Dr. Reardon on a Personalized Neoantigen-Targeting Vaccine for GBM

David A. Reardon, MD
Published: Wednesday, Aug 29, 2018



David A. Reardon, MD, clinical director, Center for Neuro-Oncology, Dana-Farber Cancer Institute, discusses a personalized neoantigen-targeting vaccine for patients with glioblastoma (GBM).

GBM is the most common and deadliest cancer that arises in the central nervous system of adult patients, says Reardon. This is a tumor that has proven refractory to therapy, and the best treatments available currently are palliative. In a study of newly-diagnosed patients with GBM, investigators are creating a personalized vaccine. Through next-generation sequencing technology, the mutational landscape of each patient’s tumor was characterized. Then using established algorithms, Reardon says that they were able to predict the coding mutations that gave ride to mutant peptides that were most likely to be immunogenic in each patient. Those peptides were then administered back to the patients as a personalized vaccine for their specific tumor.

The standard of care for newly-diagnosed patients is surgical resection, followed by a 3- to 4-week resting period, and then radiation therapy, usually with chemotherapy. This standard of care lends itself to this novel approach, as the vaccine can be developed during this 6-week treatment period, Reardon says.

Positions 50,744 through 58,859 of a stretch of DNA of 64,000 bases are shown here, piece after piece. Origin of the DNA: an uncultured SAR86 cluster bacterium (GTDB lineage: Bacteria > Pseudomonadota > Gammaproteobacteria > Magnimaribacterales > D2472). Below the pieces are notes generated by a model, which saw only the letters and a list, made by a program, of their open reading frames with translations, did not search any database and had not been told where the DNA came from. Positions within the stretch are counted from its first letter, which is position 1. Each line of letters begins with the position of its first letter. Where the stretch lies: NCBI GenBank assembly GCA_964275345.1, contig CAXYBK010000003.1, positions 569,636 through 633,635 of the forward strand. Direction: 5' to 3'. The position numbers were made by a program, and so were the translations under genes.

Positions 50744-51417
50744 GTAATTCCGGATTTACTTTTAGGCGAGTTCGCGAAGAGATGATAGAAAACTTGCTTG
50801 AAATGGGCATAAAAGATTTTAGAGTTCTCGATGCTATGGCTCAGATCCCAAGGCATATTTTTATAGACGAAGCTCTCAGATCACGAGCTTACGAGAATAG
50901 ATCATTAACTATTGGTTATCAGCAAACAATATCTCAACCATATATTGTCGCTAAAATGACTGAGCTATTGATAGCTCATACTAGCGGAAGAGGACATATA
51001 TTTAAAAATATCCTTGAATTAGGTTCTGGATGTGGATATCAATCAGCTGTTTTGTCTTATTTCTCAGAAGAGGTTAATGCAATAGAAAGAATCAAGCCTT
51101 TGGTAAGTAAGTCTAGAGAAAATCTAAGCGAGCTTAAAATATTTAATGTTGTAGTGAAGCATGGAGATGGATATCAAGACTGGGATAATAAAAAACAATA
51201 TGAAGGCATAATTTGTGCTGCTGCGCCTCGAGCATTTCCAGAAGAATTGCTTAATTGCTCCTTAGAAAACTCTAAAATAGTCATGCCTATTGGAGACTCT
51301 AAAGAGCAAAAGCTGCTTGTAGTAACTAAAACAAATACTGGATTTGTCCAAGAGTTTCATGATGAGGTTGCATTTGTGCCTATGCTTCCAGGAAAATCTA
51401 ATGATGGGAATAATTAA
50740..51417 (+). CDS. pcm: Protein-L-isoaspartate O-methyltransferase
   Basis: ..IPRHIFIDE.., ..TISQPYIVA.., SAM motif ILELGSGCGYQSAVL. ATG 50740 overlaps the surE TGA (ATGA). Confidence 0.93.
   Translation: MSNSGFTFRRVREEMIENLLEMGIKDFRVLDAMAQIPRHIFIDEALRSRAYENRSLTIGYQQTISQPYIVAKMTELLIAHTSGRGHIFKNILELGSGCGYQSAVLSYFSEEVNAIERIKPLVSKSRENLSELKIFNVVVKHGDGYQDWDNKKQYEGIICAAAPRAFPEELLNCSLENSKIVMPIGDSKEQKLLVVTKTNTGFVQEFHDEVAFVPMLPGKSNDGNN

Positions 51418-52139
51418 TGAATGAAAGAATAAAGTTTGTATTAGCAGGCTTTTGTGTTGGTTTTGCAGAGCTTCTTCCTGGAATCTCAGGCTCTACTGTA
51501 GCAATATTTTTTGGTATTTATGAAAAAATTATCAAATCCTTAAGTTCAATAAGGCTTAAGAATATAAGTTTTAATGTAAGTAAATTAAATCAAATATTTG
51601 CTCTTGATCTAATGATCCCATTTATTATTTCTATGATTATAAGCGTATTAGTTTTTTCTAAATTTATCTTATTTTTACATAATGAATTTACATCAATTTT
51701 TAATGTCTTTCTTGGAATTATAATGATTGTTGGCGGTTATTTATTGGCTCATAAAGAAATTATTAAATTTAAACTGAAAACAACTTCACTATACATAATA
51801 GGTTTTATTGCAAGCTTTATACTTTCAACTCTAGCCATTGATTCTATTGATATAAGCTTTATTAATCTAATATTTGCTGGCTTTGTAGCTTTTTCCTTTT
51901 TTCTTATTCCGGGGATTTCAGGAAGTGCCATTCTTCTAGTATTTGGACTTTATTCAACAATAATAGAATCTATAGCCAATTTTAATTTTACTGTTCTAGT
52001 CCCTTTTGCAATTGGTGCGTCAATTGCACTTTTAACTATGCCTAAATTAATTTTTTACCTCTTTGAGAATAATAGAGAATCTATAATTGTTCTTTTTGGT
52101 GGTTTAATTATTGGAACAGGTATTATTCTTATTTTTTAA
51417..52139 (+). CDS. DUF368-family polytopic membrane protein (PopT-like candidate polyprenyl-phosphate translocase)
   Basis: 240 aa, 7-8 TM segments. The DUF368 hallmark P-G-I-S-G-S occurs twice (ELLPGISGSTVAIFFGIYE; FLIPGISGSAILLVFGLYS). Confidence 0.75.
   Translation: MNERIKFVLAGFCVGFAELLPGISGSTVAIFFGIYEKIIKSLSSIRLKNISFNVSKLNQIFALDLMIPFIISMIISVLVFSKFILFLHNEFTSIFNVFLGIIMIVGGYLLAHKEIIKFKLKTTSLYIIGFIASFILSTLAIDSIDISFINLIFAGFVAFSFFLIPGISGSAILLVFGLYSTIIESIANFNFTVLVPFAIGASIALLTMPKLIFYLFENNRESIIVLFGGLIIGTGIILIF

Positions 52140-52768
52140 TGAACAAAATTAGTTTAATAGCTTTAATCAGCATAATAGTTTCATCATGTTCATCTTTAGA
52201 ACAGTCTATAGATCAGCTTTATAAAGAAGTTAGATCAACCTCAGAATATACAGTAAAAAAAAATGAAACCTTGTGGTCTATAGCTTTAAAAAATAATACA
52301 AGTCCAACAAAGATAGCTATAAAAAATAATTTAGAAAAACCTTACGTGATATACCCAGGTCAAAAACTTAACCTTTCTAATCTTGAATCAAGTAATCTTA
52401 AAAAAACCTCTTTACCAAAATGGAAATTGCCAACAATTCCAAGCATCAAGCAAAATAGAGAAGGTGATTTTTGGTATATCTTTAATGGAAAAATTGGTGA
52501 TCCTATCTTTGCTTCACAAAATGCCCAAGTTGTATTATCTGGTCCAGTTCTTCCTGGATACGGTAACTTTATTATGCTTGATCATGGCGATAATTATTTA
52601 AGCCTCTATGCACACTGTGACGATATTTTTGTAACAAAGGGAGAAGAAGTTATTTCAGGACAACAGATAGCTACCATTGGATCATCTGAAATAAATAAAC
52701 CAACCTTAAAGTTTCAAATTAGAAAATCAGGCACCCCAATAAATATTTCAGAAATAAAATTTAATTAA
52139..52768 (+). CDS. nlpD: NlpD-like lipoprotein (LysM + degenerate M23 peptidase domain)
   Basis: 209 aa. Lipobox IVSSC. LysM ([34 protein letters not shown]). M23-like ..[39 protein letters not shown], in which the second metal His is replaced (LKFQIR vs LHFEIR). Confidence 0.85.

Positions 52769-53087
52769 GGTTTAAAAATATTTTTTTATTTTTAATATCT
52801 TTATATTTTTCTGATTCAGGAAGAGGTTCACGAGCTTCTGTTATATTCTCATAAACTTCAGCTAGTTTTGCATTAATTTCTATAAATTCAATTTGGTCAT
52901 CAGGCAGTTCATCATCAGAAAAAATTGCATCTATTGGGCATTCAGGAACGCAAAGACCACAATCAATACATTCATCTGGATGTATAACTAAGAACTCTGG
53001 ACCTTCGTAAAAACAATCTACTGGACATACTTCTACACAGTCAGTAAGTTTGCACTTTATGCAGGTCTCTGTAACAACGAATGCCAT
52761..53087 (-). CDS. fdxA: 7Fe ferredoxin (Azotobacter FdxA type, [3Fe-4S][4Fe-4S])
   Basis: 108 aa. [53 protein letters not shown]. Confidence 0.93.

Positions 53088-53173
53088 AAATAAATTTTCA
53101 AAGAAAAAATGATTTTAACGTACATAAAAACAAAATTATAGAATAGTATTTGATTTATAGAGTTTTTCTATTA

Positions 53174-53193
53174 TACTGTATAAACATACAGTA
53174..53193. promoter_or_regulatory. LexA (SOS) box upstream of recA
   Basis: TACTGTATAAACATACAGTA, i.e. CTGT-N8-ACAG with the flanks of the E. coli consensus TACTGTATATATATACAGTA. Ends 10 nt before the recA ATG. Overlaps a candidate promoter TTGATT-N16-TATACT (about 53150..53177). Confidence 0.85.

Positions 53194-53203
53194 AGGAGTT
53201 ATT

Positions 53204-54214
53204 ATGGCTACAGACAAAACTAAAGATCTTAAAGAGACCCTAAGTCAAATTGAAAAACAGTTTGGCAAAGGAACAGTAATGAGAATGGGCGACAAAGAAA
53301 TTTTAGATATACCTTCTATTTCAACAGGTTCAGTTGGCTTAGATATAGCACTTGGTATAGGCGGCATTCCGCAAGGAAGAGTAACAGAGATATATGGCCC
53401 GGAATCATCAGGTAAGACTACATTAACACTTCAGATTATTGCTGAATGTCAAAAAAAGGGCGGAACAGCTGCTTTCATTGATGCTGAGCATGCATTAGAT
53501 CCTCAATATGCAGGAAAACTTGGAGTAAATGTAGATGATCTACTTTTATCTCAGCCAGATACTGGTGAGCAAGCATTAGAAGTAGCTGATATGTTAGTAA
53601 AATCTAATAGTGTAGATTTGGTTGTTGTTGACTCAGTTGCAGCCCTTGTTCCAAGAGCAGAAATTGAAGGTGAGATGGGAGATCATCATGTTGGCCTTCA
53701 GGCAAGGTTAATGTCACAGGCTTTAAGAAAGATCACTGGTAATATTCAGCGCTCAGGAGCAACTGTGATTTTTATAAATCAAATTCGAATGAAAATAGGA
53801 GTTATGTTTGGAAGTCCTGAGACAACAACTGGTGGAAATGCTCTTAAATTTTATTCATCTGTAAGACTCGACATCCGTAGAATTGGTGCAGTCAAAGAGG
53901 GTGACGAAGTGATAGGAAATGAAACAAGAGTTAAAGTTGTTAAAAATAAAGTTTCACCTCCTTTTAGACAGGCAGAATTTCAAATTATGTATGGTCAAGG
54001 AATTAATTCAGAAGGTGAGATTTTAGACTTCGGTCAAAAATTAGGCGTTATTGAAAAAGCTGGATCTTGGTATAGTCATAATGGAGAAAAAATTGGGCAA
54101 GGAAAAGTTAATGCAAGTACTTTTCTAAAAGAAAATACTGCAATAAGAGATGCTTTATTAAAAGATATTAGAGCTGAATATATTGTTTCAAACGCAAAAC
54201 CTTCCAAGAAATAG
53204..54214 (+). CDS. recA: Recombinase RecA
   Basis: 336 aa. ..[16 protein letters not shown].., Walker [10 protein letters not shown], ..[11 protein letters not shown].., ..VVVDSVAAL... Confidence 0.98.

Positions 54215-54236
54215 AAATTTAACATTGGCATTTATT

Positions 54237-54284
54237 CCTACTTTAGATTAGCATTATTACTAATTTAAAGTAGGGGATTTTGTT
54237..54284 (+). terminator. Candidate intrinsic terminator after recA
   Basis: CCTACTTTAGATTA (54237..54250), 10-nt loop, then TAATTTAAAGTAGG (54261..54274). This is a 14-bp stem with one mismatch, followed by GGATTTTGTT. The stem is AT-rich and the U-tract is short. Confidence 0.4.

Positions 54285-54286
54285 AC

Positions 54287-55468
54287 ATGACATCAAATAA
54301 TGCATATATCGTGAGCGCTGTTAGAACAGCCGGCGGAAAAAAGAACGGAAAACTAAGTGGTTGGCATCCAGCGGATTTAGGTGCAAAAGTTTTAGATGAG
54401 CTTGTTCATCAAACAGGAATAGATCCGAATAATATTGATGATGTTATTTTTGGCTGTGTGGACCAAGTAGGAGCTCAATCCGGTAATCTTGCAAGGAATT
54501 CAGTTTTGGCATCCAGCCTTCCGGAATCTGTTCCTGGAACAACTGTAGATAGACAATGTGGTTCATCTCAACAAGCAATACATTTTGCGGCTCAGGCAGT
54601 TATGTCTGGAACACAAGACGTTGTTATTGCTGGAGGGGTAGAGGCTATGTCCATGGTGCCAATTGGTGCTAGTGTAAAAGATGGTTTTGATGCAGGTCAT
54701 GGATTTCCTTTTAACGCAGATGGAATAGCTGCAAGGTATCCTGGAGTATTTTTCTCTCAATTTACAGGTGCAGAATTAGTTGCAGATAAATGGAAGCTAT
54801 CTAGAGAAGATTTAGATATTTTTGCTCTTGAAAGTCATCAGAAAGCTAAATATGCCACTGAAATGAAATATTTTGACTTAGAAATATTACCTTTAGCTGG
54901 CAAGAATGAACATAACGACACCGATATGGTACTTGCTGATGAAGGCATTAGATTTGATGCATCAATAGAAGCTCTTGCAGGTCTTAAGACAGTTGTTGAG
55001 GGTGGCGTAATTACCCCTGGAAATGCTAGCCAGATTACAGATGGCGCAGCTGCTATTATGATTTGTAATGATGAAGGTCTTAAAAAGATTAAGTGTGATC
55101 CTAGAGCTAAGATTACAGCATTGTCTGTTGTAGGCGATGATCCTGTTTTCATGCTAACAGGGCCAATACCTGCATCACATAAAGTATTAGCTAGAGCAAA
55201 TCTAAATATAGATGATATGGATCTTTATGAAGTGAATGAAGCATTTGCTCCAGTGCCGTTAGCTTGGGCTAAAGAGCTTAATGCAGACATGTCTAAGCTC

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David A. Reardon, MD, clinical director, Center for Neuro-Oncology, Dana-Farber Cancer Institute, discusses a personalized neoantigen-targeting vaccine for patients with glioblastoma (GBM).

GBM is the most common and deadliest cancer that arises in the central nervous system of adult patients, says Reardon. This is a tumor that has proven refractory to therapy, and the best treatments available currently are palliative. In a study of newly-diagnosed patients with GBM, investigators are creating a personalized vaccine. Through next-generation sequencing technology, the mutational landscape of each patient’s tumor was characterized. Then using established algorithms, Reardon says that they were able to predict the coding mutations that gave ride to mutant peptides that were most likely to be immunogenic in each patient. Those peptides were then administered back to the patients as a personalized vaccine for their specific tumor.

The standard of care for newly-diagnosed patients is surgical resection, followed by a 3- to 4-week resting period, and then radiation therapy, usually with chemotherapy. This standard of care lends itself to this novel approach, as the vaccine can be developed during this 6-week treatment period, Reardon says.



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